(Emphasis added.)  Relying on the emphasized language, Spurgeon's petition alleged that she was the spouse of a deceased person who was receiving a retirement benefit from the State and, as such, she could elect to continue MCHP's coverage after Gary's death because she was continuously covered for health care benefits under her employer's separate group plan for the six months preceding Gary's death.

Spurgeon further asserted in her petition that she met the requirements of Section 103.098, which states:

There shall be a thirty-day enrollment period, at a time designated by the board, during which retirees and surviving dependents of retirees or employees of state agencies participating in the plan but not then covered by the medical care plan shall be able to enroll in the plan upon provision, at their own expense, of evidence of good health satisfactory to the board.  A preexisting condition will not be covered until a person has been a plan participant for twelve consecutive months.

Spurgeon's petition alleged that she was a surviving dependent of a retiree participating in the plan but not then covered by the medical care plan and that she filed her application to enroll in MCHCP's medical care plan within 30 days after Gary's death.

The facts alleged in Spurgeon's petition were sufficient to support her claim that she had a legal right to enroll in MCHCP's plan under Sections 103.085 and 103.098 and, therefore, MCHCP's decision to deny her enrollment application was unlawful.  MCHCP argued in its motion to dismiss that its decision to deny Spurgeon's application to enroll in the plan was lawful under its interpretation of Sections 103.085 and 103.098 and under 22 CSR 10–2.020(2)(C), a Board regulation that states that a retiree's survivors may elect to continue MCHCP coverage only if the survivors had MCHCP coverage at the time of the retiree's death.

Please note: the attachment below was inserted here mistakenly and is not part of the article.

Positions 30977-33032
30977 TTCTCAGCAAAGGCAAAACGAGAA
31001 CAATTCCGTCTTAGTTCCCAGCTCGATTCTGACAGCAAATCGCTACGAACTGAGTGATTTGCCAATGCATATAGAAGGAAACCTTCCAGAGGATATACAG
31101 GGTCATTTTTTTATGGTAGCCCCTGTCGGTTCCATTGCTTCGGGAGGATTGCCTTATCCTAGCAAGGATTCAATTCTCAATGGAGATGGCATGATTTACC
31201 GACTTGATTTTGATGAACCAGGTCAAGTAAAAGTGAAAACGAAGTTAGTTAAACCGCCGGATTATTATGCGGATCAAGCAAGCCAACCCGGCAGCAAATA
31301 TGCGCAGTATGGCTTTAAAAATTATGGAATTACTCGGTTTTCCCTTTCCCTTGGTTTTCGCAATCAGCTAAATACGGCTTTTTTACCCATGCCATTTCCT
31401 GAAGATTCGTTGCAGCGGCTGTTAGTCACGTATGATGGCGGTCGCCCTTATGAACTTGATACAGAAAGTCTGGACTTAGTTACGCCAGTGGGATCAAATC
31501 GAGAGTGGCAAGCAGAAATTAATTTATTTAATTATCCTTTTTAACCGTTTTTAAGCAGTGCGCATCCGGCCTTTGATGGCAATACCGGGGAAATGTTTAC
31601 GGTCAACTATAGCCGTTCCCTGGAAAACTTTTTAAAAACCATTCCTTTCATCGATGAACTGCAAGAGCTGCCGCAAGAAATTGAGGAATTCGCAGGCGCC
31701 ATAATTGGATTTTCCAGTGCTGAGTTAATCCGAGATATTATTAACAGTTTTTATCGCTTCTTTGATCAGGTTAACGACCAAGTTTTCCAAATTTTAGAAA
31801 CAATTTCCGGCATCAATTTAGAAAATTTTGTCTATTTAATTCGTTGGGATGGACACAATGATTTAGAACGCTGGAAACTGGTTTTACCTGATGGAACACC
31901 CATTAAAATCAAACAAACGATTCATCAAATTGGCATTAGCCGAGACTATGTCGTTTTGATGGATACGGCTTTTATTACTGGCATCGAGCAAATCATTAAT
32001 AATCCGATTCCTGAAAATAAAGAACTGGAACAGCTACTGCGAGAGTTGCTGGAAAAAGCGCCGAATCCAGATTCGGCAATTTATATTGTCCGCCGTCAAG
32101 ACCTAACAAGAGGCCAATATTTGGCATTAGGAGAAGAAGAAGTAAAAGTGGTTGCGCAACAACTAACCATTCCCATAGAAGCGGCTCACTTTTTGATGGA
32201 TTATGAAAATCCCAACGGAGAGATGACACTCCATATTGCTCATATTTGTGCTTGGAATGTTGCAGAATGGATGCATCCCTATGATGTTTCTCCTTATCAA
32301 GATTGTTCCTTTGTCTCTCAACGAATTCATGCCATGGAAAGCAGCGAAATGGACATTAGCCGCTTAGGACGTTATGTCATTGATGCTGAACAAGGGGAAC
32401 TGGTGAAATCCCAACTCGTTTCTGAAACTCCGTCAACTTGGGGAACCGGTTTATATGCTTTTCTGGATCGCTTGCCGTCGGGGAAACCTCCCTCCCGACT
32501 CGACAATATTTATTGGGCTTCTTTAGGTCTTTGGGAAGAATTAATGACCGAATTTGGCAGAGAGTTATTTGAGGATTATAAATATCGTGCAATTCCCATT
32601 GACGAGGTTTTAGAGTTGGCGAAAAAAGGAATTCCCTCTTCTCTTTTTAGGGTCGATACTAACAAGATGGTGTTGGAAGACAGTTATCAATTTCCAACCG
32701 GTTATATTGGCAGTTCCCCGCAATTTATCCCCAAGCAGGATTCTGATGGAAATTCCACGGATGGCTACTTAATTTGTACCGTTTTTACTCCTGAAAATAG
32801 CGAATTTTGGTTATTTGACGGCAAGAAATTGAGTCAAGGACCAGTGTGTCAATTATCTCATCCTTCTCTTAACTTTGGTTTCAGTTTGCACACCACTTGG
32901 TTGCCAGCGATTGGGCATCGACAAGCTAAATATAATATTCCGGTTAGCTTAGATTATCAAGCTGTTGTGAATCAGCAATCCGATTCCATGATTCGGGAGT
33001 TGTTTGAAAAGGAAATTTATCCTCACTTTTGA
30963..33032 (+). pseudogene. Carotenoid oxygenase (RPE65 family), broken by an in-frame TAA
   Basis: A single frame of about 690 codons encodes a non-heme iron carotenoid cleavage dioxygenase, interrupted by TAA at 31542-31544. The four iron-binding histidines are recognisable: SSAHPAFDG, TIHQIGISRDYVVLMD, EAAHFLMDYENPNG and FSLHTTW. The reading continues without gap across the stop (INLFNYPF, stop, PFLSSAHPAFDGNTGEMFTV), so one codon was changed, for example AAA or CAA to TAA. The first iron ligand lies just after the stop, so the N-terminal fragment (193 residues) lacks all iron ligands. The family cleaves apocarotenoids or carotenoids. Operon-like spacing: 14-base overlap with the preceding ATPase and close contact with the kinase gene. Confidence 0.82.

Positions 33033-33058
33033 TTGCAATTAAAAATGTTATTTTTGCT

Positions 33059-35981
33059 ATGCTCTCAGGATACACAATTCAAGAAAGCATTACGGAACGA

Without offering any opinion on the merits of MCHCP's arguments, we find that such arguments challenged the merits of Spurgeon's claim rather than the adequacy of her petition.  MCHCP's motion to dismiss did not alternatively request a judgment on the pleadings, however.  Instead, MCHCP asked only that the petition be dismissed for failure to state a claim upon which relief could be granted.  Construing Spurgeon's petition liberally, as we are required to do on review of a motion to dismiss for failure to state a claim, see Gordon v. City of Kansas City, 450 S.W.3d 793, 800 (Mo.App.2014), the facts alleged in the petition meet the elements of a recognized cause of action for judicial review of a non-contested case under Section 536.150.  Spurgeon was entitled to a decision on the merits.  The court erred in dismissing her petition for failure to state a claim upon which relief could be granted.  Point I is granted.

Motion for Attorney's Fees

Spurgeon has filed a motion for attorney's fees pursuant to Section 536.087.  Section 536.087 applies only to contested cases.  Saxony Lutheran High Sch., Inc. v. Mo. Land Reclamation Comm'n, 472 S.W.3d 628, 632 (Mo. App.2015).  Because this is a non-contested case, her motion is denied.

Conclusion

The circuit court erred in dismissing the petition for failure to state a claim upon which relief could be granted.  The cause is reversed and remanded for further proceedings consistent with this opinion.

FOOTNOTES

1.   To avoid confusion, we will refer to Gary Spurgeon by his first name.  No familiarity or disrespect is intended.

2.   Based on the MCHCP employee's alleged misinformation, Spurgeon also asserted in her petition that she was entitled to relief under 22 CSR 10–2.075(5)(B), which allows MCHCP to “approve a subscriber's appeal and not hold the subscriber responsible when there is credible evidence that there has been an error or miscommunication through the subscriber's payroll/personnel office, MCHCP, or MCHCP vendor that was no fault of the subscriber.”  Spurgeon did not raise this argument in her brief, however, so we will not address it in this appeal.  Gordon v. City of Kansas City, 450 S.W.3d 793, 797 (Mo.App.2014).

3.   All statutory references are to the Revised Statutes of Missouri 2000, as updated by the 2013 Cumulative Supplement.

Lisa White Hardwick, Judge

All Concur.